Press Release

National Nurses United applauds FTC’s decision to block HCA’s acquisition of Steward Health Care in Utah

Salt Lake City, Utah skyline
Salt Lake City, Utah

National Nurses United (NNU) applauds the decision by the Federal Trade Commission (FTC) to sue to block HCA Healthcare’s acquisition of five Steward Health Care hospitals in the greater Salt Lake City area. NNU echoes the FTC’s charges that the deal would give HCA Healthcare, the world’s largest and wealthiest hospital operator, the ability to raise health care prices.

In a letter sent to FTC Bureau of Competition Director Holly Vedova on October 20, 2021, NNU urged the FTC to investigate the proposed sale of five Steward Health Care hospitals to HCA Healthcare, citing “our unique breadth of understanding of HCA’s well-documented history of exploiting their market domination" and that the acquisition raises “concerns the deal will result in higher prices, a decline of quality of care, and negatively impact working conditions.”
“HCA has a well-documented pattern of using its immense scale and wealth to absorb smaller hospital systems,” said NNU President Jean Ross, RN. “Once HCA is a community’s primary health care provider, it goes into its well-used playbook – slashing and consolidating services, while jacking up health care costs. The FTC’s move to block this transaction, could save thousands of Utah patients from having to endure the profit-orientated and self-enrichment business practices of HCA’s Wall Street executives.”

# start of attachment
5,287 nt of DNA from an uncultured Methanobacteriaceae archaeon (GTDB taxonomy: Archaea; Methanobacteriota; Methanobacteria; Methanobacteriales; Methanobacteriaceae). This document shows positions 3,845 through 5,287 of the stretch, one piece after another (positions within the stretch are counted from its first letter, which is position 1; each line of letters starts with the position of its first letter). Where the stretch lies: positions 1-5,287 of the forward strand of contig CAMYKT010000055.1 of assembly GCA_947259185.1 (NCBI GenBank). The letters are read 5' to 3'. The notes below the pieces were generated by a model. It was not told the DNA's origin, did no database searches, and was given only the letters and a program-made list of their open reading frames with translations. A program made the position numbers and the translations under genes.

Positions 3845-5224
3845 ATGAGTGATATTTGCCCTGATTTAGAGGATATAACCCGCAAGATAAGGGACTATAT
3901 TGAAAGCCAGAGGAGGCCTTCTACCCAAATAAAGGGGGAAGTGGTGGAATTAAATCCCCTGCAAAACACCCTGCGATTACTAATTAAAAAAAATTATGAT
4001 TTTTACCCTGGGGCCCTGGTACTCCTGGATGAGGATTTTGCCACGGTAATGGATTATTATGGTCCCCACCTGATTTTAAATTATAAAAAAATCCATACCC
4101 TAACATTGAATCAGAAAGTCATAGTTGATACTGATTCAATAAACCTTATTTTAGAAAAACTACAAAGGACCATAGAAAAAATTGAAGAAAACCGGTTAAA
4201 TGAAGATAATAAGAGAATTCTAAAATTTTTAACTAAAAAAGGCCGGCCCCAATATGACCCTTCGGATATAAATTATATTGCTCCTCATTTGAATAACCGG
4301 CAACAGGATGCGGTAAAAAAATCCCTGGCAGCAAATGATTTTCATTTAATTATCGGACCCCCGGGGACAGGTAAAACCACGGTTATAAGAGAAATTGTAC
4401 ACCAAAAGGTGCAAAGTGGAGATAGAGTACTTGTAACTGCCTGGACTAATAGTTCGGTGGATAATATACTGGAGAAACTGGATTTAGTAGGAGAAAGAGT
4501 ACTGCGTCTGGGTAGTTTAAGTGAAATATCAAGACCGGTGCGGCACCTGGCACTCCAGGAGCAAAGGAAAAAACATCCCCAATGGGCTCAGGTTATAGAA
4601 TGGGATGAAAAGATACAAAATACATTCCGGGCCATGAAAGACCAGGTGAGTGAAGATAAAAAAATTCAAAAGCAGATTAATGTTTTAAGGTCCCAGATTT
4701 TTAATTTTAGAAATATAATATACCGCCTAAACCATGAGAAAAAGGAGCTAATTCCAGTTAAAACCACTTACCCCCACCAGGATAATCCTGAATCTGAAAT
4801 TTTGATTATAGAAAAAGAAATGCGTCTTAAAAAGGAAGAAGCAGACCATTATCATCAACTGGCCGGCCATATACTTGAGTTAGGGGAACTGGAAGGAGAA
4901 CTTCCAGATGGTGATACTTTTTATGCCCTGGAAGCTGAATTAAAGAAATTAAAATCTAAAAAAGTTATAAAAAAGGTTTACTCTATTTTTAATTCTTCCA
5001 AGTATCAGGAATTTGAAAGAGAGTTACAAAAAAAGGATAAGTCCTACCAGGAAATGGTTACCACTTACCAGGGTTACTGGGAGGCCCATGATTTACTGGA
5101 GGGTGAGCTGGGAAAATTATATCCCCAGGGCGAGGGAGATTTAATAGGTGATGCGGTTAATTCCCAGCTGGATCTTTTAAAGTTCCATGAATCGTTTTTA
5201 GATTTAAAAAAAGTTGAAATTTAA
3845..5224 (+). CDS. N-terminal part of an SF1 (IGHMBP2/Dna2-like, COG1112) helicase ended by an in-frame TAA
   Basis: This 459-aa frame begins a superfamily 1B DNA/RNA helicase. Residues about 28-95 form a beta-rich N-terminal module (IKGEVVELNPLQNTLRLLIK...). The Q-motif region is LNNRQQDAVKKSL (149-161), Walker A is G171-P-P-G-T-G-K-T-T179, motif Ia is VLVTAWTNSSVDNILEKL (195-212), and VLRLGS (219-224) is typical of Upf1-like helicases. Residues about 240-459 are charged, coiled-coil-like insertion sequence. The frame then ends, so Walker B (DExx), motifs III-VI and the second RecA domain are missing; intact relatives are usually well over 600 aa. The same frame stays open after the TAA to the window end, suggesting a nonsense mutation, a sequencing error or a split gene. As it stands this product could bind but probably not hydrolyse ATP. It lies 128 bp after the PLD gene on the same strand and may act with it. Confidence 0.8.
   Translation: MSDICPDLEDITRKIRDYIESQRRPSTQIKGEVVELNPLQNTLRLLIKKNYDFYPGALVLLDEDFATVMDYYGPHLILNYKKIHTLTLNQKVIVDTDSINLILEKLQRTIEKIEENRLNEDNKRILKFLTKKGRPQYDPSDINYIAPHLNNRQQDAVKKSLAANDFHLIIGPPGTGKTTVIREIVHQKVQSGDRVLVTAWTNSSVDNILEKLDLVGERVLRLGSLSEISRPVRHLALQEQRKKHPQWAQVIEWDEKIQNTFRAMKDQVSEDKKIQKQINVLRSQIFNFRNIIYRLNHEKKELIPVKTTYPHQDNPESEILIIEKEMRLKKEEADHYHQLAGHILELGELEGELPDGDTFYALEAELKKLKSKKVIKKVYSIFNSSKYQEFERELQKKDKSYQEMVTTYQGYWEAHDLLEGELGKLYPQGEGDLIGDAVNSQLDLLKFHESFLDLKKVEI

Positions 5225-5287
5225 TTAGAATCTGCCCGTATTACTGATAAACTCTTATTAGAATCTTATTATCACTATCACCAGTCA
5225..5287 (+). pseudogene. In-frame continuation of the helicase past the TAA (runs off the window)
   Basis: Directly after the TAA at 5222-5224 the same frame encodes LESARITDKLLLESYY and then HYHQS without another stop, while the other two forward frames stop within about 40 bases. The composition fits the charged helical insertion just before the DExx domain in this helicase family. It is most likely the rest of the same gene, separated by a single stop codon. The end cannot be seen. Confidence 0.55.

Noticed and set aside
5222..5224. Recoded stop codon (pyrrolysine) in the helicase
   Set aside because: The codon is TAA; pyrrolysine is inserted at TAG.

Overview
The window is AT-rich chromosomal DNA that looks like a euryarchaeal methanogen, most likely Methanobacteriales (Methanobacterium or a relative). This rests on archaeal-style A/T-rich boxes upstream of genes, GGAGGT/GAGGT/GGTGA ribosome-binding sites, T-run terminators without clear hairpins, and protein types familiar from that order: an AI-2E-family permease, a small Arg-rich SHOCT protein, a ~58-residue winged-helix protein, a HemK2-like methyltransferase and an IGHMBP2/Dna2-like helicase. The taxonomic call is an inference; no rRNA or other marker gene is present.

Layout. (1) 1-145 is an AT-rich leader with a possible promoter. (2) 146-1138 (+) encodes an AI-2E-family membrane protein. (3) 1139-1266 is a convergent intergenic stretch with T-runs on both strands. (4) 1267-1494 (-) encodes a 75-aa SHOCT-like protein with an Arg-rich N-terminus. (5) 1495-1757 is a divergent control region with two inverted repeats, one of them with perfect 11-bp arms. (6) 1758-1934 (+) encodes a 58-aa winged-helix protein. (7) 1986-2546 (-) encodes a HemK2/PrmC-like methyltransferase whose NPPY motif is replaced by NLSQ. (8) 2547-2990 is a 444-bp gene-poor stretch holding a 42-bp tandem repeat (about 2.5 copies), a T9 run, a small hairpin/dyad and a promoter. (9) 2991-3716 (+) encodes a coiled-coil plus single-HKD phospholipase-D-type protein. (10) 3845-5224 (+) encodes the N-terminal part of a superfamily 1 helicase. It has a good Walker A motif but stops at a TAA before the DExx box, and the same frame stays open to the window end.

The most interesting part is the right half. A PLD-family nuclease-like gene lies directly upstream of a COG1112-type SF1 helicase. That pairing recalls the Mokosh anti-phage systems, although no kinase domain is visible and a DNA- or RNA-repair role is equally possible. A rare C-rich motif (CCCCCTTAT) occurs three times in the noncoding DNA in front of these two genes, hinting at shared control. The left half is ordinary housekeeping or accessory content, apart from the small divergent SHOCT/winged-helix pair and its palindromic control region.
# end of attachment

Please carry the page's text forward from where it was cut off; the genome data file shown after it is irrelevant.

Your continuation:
HCA has garnered infamy among nurses across the country for its chronic short staffing, particularly in regions where the for-profit giant holds outsized market power. NNU’s letter called for increased scrutiny of how the deal would impact workers, noting that such concentration, “results in lower wages and less bargaining power for workers, leading us to believe this merger will be harmful to the wellbeing of nurses and other health care workers in the area.”
In a September 2021 response to the FTC’s request for information on how contract terms bind workers, NNU cited HCA’s abuse of  its market power to trap newly graduated RNs in exploitative new grad contracts. At HCA’s Mission Hospital in Asheville, RNs seeking first-time employment must first sign a contract with HCA subsidiary HealthTrust and participate in the company’s StaRN program. The contract requires the nurse to remain employed at the hospital for two years or be subject to a fee of up to $10,000. “This program is also not unique to the Asheville facility and is likely to be found” at other HCA hospitals, NNU wrote.
The FTC’s decision follows other recent pushbacks against HCA’s market exploitation, which NNU’s letter to Director Vedova also cited.  
In early 2021 in Sublette County, Wyoming, concerned community members rejected HCA’s attempt to win a bid to manage their upcoming critical access hospital after their history of cuts to rural health care and high health care costs came to light.
Last October, in Asheville, N.C., residents filed a class action antitrust lawsuit against HCA, accusing the system of engaging in anticompetitive tactics, resulting in higher prices, lower quality care for patients, and other practices that are under investigation.

National Nurses United is the largest and fastest-growing union and professional association of registered nurses in the United States with more than 175,000 members nationwide.